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It is different this time

Brainwashed Youngster Is Losing Sleep Over Home Ownership!

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http://forums.moneysavingexpert.com/showthread.html?t=549617

Any Ideas How Can I Increase My Income? I want to buy somewhere to live - but just can't afford it. I want to buy a house/flat because the longer I leave it, the more expensive property becomes. It has got to a point where I feel that I will never be able to afford my own property - I'm even losing sleep over it. And I know I'm not the only person!

I am 22 years old.I earn £15k a year before tax in my full time job

I think MSE property forums are, usually, funny but this one is no fun. 22 years old 'brainwashed & obsessed' with home ownership and losing sleep over it! How bad can it get before something is done about it?

Did I say he is on £15K? Unbelievable!

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http://forums.moneysavingexpert.com/showthread.html?t=549617

I think MSE property forums are, usually, funny but this one is no fun. 22 years old 'brainwashed & obsessed' with home ownership and losing sleep over it! How bad can it get before something is done about it?

Did I say he is on £15K? Unbelievable!

If he just gets laid he'll probably forget about houses for a while. What a sad boy he is.

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http://forums.moneysavingexpert.com/showthread.html?t=549617

I think MSE property forums are, usually, funny but this one is no fun. 22 years old 'brainwashed & obsessed' with home ownership and losing sleep over it! How bad can it get before something is done about it?

Did I say he is on £15K? Unbelievable!

15K will buy you................... ****** ALL.

You could try doing double the number of hours a week at work and it will then buy you: ****** ALL.

.... unless you want to like down duke street.

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If he just gets laid he'll probably forget about houses for a while. What a sad boy he is.

Interesting that you assumed it was a male. I did too. I wonder what that says about us?

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Very true. I think people have lost track of how much £100k actually is!

Absolutely in a world of leveraged buying the concept of how much 100K really is has gone out the window,it is a hell of a lot of money.Also the concept of what a house actually is has also got distorted,just a pile of bricks worth very little in any other country other than UK and Ireland.The US is imploding with greater earning power ,despite their houses being half the amount and twice the size.

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100k is a lot of money to some. But not to others. Roll on the divided Britain.

Unfortunately there is a strong link between human capital and success. Those that are left behind, uneducated, or just lack social skills, are going to fall further and further away. If you've got nothing to offer, and you cant even compete in the unskilled labour markets (eg compete with abroad) then life is indeed going to be tough.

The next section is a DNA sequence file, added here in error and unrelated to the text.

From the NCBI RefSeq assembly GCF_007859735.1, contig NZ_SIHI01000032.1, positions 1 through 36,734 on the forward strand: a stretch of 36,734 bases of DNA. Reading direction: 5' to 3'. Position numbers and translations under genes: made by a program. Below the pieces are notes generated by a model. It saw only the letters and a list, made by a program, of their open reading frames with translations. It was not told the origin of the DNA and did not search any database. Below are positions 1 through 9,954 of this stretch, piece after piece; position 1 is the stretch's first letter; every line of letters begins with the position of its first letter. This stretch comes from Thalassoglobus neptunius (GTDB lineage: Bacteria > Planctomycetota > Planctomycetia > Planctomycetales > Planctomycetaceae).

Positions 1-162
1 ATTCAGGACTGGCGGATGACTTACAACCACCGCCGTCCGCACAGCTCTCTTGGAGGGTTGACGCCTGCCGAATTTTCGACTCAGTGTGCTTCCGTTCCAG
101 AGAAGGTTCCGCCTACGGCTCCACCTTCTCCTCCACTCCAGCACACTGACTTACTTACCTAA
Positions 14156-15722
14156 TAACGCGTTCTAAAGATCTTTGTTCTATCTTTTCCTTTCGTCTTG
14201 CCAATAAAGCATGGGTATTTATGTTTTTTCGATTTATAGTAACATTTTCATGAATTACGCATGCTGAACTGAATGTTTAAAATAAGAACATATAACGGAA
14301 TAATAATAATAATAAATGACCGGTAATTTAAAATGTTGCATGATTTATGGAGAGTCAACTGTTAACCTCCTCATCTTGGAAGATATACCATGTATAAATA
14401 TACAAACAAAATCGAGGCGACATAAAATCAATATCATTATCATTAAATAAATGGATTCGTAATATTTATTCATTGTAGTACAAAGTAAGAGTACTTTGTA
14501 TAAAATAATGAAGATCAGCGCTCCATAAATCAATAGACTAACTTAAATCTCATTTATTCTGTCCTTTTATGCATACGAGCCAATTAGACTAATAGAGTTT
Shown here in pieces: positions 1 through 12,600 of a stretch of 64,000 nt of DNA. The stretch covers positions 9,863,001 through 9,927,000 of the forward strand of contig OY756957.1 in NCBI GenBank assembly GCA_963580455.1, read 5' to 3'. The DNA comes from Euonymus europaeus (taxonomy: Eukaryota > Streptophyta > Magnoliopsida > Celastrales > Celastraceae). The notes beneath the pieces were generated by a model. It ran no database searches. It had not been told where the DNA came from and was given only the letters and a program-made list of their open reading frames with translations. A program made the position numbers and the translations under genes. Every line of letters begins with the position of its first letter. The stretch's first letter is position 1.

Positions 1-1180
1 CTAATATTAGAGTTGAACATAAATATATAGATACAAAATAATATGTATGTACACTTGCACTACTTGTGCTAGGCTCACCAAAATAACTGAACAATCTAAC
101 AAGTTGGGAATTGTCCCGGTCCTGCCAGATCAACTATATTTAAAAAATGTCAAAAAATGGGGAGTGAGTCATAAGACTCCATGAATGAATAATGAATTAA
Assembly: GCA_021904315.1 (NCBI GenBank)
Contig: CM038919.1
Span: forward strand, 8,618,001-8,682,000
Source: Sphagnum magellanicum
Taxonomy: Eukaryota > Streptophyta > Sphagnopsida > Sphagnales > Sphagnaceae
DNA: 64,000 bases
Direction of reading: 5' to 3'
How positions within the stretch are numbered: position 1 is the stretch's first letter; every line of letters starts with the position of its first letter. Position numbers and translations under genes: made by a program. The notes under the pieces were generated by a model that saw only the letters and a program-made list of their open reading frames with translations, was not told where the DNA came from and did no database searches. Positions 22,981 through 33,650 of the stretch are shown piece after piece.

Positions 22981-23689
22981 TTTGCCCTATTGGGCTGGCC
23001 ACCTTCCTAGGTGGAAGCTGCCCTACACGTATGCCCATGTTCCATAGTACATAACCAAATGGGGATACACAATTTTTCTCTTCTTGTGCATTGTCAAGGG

Teacher wasnt joking when he explained the importance of working hard at school. Trouble is, if you only work that out at 22, its all a bit too late.

Its sad, I for one believe that society doesnt have to be made up of winners and losers. Our economies are such that we can all be winners. But you need to be productive.

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Absolutely in a world of leveraged buying the concept of how much 100K really is has gone out the window,it is a hell of a lot of money.Also the concept of what a house actually is has also got distorted,just a pile of bricks worth very little in any other country other than UK and Ireland.The US is imploding with greater earning power ,despite their houses being half the amount and twice the size.

When working out the value of something, Ive always turned it into hours/days/weeks/years at work needed to pay for it, and thats after tax, NI, and living costs. £100K is considered nothing these days but work out how long to save it and theres the answer as to how valuable £100K is. eg someone on £15K living at home, take home = 12K Living expenses 5K doing other things like holidays, cars etc 3K saving = £4K then 25years is the answer. (and if its on a loan or a mortgage then add the interest on too) suspect the £100K as a mortgage without end, ie interest only would then be working forever and still not pay it off.

Edited by steve99

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Guest An Bearin Bui
http://forums.moneysavingexpert.com/showthread.html?t=549617

I think MSE property forums are, usually, funny but this one is no fun. 22 years old 'brainwashed & obsessed' with home ownership and losing sleep over it! How bad can it get before something is done about it?

Did I say he is on £15K? Unbelievable!